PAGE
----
The ease of preparing consolidated account also will eventually help to promote cross-border trades. This is because investors can now make more informed decisions to whether the investment to be made is viable or not. This resulted by the fact that the IFRS makes it is possible for everyone to understand a financial report for any companies in the world.

Small and medium-sized companies are also benefit from the IFRS as the standard is made to suit the needs of the companies at the highest level as possible. This is because the standard is made to provide only the relevant accounting treatments and that is why there is omission of treatments and also some disallowable accounting treatment from the full IFRS. Here we can say that quality of information can be improved as financial reports are prepared based on the best and useful methods that eventually helps decision making process, either for internal and management purposes.

This specific standard for SMEs can also increase the level of confidence of the account's users as the aim of this standard is to meet the financial reporting needs of the non-public accountability companies such as to the suppliers, future investors and creditors.

The simplification in presentations and disclosures provide by the standard is also contributing towards reducing the financial statements' preparation costs. Besides that, time consumed to prepare the financial statements can also be minimised as the requirements to be followed is now getting lesser and simplified.

The disadvantages

Despite the benefits the IFRS for SMEs brought to the industry, there are also few drawbacks associated to the implementation of the new standards.

In order to apply the new standards, a company and its key personnel would have to restructure its internal process and need to provide trainings to the staff on how to deal with the changes. These efforts are definitely going to increase the cost of the company concerned.

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Sometimes in a case where company has got less expertise in-house, there will be a need for professionals' engagement from outside the firm to assist them in adopting the IFRS for SMEs. This will increase the cost of the company even more as professionals' fees are expensive.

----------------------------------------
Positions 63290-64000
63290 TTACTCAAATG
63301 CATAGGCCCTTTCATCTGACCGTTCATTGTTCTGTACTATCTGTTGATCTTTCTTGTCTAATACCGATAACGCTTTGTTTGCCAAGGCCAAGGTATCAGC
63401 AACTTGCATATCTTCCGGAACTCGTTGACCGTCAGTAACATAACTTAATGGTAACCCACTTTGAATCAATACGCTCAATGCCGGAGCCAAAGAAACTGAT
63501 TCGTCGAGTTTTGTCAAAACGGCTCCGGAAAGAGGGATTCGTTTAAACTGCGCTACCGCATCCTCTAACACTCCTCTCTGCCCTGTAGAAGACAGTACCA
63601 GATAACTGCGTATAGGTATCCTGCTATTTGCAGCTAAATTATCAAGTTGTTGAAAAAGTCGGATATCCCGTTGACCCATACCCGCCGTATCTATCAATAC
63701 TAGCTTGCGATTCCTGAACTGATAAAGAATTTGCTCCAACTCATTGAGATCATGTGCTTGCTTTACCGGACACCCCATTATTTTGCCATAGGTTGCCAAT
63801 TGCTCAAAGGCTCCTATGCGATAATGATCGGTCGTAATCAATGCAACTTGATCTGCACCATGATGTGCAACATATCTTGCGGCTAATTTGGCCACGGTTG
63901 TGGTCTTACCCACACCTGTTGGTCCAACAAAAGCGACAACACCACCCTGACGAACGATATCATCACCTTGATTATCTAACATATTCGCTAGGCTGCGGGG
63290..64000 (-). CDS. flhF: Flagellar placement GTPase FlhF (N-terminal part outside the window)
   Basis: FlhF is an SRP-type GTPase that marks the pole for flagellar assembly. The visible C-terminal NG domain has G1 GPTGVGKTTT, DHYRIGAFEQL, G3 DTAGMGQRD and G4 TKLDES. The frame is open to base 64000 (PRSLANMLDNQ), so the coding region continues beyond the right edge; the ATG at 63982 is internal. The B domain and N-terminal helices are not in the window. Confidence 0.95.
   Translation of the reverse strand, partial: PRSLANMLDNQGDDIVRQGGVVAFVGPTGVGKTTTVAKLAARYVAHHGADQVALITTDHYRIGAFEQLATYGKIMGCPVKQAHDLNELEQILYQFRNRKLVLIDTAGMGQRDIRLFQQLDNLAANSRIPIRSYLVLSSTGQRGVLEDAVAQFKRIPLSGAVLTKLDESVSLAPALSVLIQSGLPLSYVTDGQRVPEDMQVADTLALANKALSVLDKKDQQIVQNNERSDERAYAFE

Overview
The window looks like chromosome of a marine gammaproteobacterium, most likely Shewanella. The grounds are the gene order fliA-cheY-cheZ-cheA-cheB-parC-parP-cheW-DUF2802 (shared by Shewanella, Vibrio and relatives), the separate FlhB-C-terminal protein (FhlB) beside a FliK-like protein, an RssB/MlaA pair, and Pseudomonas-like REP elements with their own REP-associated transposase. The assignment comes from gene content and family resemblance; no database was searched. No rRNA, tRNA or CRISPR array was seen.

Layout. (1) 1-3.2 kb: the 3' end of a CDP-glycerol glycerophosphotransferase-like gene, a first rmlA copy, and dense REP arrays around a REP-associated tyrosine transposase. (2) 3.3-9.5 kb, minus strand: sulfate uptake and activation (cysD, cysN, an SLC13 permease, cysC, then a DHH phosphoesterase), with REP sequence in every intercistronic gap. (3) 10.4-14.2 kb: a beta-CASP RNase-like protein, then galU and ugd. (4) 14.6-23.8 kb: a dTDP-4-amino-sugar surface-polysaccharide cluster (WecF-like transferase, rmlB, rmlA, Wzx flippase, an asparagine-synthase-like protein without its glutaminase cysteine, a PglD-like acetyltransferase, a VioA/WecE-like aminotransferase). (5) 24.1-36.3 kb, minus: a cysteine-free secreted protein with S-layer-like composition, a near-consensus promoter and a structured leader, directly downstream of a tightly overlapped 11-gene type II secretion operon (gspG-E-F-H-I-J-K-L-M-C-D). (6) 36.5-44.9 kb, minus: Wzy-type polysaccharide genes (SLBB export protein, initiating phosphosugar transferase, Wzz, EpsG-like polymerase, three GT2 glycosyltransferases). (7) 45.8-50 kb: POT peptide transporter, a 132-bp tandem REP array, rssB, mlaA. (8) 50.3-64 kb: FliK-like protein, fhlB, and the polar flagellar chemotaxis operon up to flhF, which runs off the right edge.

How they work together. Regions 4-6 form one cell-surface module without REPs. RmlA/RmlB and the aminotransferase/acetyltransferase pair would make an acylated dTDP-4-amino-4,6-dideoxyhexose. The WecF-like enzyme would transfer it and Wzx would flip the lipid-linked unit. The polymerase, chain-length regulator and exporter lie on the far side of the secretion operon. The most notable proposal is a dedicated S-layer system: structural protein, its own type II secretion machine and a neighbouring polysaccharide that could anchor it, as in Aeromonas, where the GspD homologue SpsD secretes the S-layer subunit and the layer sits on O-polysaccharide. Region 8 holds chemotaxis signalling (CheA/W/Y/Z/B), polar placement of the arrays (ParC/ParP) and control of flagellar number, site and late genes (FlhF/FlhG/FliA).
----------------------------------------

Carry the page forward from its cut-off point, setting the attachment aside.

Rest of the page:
For small-sized entities, this addition of cost can sometimes outweigh the benefits they enjoyed from applying the standards.

It is also argued that the adoption of IFRS for SMEs may not be worth it for small-sized company that has got no intentions of making investments overseas. This is because one of the objectives of the adoption of the standards is to make it possible for financial statements of companies from all over the world to be comparable and consolidated.

Introduction - The definition of SMEs in Malaysia

On the date of 9 June 2005, a common definition for SMEs had been approved by National SME Development Council (NSDC) of Malaysia. The definition is introduced to make a process of identifying SMEs more easy so that the intended companies can have better understanding on what accounting treatments they have to adopt with. This is because, Malaysia has had introduced a specific standards to be used only by the SMEs. The standards are closely related to the one developed by the International Accounting Standards Board. The bases laid out for such definition is based on two focal criteria, the number of full-time employees and the annual sales turnover. A company can only be categorised as a SME if it satisfy either one of the listed main criteria above and need to be involved in only these industries; manufacturing, manufacturing-related services, agro-based industries, services, primary agriculture and information and communication technology (ICT) industry. Basically, there are 3 types of SMEs in Malaysia namely micro, small and medium company.